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Abstract: TH-PO996

POWERED Study: Prophylaxis With Metformin to Prevent Post-Transplant Diabetes Mellitus

Session Information

Category: Transplantation

  • 2002 Transplantation: Clinical


  • Allan, Michelle Elizabeth, Barts Health NHS Trust, London, London, United Kingdom
  • Chowdhury, Tahseen Ahmad, Barts Health NHS Trust, London, London, United Kingdom
  • Fan, Stanley, Barts Health NHS Trust, London, London, United Kingdom
  • Yaqoob, Muhammad Magdi, Barts Health NHS Trust, London, London, United Kingdom
  • Mccafferty, Kieran, Barts Health NHS Trust, London, London, United Kingdom

Advances in immunosuppression have improved kidney transplant outcomes. However, calcineurin inhibitors and steroids, and other transplant-specific and general diabetogenic risk factors, contribute to the development of post-transplant diabetes mellitus (PTDM). PTDM is associated with increased cardiovascular morbidity and mortality, graft loss and infection. Despite its clinical relevance, there has been a historic lack of diagnostic criteria or clear management strategies. Rather than treating patients who have already developed PTDM, new trials are focusing on prevention.


We present the results of a single-centre prospective randomised placebo-controlled trial comparing metformin 500mg OD vs placebo in kidney transplant recipients in the first 3 months post-transplant. 60 patients who passed screening within 10 days of transplant, including eGFR >/=30ml/min and 2hr oral glucose tolerance test (OGTT) <11.1 mmol/L, were randomised to either metformin (n=30) or placebo (n=30). They returned at 3, 6 and 12 months post-transplant for fasting bloods, including OGTT.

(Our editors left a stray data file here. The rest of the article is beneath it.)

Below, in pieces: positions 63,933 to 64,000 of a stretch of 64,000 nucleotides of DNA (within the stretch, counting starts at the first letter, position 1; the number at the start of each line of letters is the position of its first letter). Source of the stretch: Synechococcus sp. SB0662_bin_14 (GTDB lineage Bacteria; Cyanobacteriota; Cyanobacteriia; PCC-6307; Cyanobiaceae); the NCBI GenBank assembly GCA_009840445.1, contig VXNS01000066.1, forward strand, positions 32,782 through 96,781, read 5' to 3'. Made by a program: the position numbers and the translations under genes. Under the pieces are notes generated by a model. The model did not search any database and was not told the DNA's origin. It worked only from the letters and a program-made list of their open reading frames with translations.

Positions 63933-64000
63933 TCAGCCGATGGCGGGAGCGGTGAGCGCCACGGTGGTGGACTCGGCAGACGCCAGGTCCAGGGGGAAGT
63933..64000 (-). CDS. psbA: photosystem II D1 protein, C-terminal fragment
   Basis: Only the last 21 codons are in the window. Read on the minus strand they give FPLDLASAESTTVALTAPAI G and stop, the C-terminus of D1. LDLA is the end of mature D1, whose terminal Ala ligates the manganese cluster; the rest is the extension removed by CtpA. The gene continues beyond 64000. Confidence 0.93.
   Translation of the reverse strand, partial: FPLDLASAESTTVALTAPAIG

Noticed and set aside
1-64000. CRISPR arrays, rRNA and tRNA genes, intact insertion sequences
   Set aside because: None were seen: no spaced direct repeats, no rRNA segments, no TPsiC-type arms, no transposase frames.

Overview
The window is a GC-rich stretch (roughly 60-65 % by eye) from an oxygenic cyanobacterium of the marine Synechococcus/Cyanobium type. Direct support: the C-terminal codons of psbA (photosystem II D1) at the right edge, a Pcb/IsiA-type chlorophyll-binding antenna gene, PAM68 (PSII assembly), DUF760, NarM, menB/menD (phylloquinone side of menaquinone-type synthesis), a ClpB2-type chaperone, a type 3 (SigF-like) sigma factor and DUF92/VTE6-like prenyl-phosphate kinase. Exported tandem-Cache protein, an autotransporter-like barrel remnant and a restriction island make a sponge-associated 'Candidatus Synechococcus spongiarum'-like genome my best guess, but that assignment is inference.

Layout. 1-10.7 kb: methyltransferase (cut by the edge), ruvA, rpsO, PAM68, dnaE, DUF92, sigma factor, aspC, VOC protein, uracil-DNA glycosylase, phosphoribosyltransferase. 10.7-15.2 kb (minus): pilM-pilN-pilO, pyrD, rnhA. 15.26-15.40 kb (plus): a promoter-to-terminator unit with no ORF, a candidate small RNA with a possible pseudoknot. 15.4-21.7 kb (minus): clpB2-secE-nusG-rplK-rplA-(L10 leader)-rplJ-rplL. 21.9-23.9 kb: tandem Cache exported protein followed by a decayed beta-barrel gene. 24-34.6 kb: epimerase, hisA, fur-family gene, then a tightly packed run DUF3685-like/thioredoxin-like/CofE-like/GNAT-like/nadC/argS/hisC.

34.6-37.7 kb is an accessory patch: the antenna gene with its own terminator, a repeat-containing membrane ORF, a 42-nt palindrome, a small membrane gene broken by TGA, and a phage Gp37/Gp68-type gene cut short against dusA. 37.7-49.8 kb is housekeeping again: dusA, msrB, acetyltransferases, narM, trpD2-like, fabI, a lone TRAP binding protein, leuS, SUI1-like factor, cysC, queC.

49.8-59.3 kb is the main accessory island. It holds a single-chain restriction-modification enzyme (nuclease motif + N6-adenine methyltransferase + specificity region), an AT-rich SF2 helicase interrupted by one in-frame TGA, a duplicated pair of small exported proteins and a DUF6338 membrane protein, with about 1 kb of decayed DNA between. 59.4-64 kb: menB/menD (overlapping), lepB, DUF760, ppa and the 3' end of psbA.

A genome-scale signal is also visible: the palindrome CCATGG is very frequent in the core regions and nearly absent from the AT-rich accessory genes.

The primary endpoint was a diagnosis of PTDM, defined by a positive OGTT. Secondary endpoints included the effect on HbA1c, HOMA-IR, impaired glucose tolerance or elevated fasting plasma glucose, renal function, graft/patient survival and safety.


The groups were well-matched for baseline demographics including age, ethnicity, BMI, cause of ESRF, co-morbidities, immunological risk and induction. There was no significant difference in PTDM development survival curves by either OGTT or composite outcome (OGTT, IGT, FPG, HbA1c, Rx) log-rank p0.53 and p0.41, respectively. There was no difference in renal function, HOMA-IR or in safety signal.


Metformin was not associated with a reduction in the diagnosis of PTDM at this dose and in this study which was significantly impacted by the COVID-19 pandemic, especially with regards to missing data during follow-up. However, there is no contraindication to further studies including larger doses of metformin or patients with positive OGTT at baseline.

Figure 1: time to PTDM diagnosis


  • Clinical Revenue Support